Thursday, February 25, 2010

Clear and Concise Gets Point Across


Hello, Followers!
This is my first post on the Writing Center blog, and as the only aspiring journalist among its ranks, I thought I would share some writing tips that are followed by writers in print media. 
In studying, I found there are parallels between academic writing and journalistic writing.  The most important of these similarities is writing clear and concise sentences.  In journalism, we are writing for the public and use a more conversational writing style, while in academia there is pressure to use complex vocabulary, but this is not necessary.  Fellow blogger Mario Perez recently wrote an entry about just that.  As long as the main point of the piece is conveyed to the reader, the prose seems to fall to the wayside.  Stay within your comfort zone when writing and it should go smoothly.
Revisions are also a very important in the success of a piece of writing.  The finished product should be polished, excluding unnecessary words and sentences.  Successful writing is all about precision.  Mark Twain said, “The difference between the right word and the almost-right word is the difference between lightning and a lightning bug.”   Some easy ways of catching errors in your writing are to step away for a while and come back with a fresh set of eyes; read your paper aloud; or ask someone else to read your paper.  We use all of these strategies in the Writing Center, and I know I have had success in the past using these same techniques.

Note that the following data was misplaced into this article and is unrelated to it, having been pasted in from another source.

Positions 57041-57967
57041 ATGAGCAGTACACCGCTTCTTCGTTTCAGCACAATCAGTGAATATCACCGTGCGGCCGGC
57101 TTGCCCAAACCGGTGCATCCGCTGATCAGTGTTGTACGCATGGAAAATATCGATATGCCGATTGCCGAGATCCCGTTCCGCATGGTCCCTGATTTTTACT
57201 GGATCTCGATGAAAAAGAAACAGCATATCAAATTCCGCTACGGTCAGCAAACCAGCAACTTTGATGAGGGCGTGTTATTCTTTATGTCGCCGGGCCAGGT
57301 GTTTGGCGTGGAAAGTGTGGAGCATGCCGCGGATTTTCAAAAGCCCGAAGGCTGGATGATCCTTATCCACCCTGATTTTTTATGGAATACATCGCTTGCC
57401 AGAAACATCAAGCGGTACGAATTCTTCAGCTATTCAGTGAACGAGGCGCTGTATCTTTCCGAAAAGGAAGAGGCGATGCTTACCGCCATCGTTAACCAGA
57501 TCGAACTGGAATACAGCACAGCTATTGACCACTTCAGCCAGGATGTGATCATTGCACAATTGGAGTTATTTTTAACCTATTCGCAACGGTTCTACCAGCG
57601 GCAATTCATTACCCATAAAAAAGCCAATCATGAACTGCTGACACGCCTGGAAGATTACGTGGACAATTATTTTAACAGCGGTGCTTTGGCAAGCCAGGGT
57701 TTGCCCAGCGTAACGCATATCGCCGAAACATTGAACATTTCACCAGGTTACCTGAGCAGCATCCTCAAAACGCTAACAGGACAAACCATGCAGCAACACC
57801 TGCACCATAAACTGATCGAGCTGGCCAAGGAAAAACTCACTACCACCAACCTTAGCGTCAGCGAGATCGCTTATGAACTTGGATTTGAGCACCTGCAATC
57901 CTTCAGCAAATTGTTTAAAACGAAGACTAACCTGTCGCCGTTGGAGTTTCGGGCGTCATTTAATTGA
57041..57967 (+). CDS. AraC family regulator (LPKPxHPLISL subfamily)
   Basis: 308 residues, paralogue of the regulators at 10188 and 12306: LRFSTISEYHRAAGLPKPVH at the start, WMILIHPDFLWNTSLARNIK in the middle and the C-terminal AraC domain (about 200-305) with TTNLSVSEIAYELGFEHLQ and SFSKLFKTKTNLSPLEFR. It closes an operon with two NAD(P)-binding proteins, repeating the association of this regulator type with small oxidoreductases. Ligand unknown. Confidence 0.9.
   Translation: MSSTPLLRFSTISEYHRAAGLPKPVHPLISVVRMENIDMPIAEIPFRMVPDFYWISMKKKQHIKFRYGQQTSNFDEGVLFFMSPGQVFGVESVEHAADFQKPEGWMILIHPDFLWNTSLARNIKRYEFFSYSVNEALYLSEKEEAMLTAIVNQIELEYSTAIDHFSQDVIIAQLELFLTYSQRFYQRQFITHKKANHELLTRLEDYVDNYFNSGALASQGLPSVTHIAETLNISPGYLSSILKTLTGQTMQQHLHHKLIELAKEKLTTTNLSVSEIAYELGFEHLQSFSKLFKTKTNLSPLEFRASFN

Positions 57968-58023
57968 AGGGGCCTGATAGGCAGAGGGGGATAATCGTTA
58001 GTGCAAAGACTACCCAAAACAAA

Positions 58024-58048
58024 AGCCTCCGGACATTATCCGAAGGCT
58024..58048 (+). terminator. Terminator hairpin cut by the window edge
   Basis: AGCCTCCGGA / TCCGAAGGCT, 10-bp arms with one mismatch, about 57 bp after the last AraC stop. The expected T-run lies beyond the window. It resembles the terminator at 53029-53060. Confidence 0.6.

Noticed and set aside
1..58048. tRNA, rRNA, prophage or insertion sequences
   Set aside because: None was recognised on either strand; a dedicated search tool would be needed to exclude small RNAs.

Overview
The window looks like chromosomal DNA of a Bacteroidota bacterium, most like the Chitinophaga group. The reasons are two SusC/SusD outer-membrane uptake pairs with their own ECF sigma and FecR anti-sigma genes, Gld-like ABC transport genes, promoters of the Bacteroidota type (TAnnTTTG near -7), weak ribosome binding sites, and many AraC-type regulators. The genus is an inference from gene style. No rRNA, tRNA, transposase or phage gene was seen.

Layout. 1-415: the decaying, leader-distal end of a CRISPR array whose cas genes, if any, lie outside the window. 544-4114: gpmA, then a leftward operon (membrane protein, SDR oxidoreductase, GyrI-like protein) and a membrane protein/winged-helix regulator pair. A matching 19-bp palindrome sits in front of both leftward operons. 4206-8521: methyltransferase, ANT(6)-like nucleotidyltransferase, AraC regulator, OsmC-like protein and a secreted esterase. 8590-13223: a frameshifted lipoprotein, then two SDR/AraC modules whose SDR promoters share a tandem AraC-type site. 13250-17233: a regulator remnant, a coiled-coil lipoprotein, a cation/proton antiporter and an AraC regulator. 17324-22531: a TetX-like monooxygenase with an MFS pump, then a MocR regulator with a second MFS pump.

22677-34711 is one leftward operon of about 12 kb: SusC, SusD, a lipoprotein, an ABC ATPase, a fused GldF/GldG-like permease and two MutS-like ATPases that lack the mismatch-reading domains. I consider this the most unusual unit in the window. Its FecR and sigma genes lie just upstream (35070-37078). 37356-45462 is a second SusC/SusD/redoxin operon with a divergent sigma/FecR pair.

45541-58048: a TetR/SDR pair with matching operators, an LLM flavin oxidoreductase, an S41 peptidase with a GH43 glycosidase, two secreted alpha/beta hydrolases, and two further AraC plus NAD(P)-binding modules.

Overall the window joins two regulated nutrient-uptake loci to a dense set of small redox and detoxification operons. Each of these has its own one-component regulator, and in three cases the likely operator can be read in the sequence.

Write in a way that is comfortable to you.  Use your own voice and don’t feel pressured to impress a reader using words you are not familiar with.  If the writing is clear and precise, the reader should leave informed, with a clear idea of what you were talking about.

--Natalie Hughes

5 comments:

  1. Great post, and welcome to the blog, Natalie!

    I couldn't agree more! Today, I was just reading an article by an MFA professor at Boston University, who admonishes writers to avoid too many "-ness" and "-ly" words -- they just crowd the work! Clarity is very important, even if we're trying to be vague!

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  2. Marynia hates adverbs, too!
    Is the post above mine in kanji or did I mess with the settings by accident?

    -Dustin

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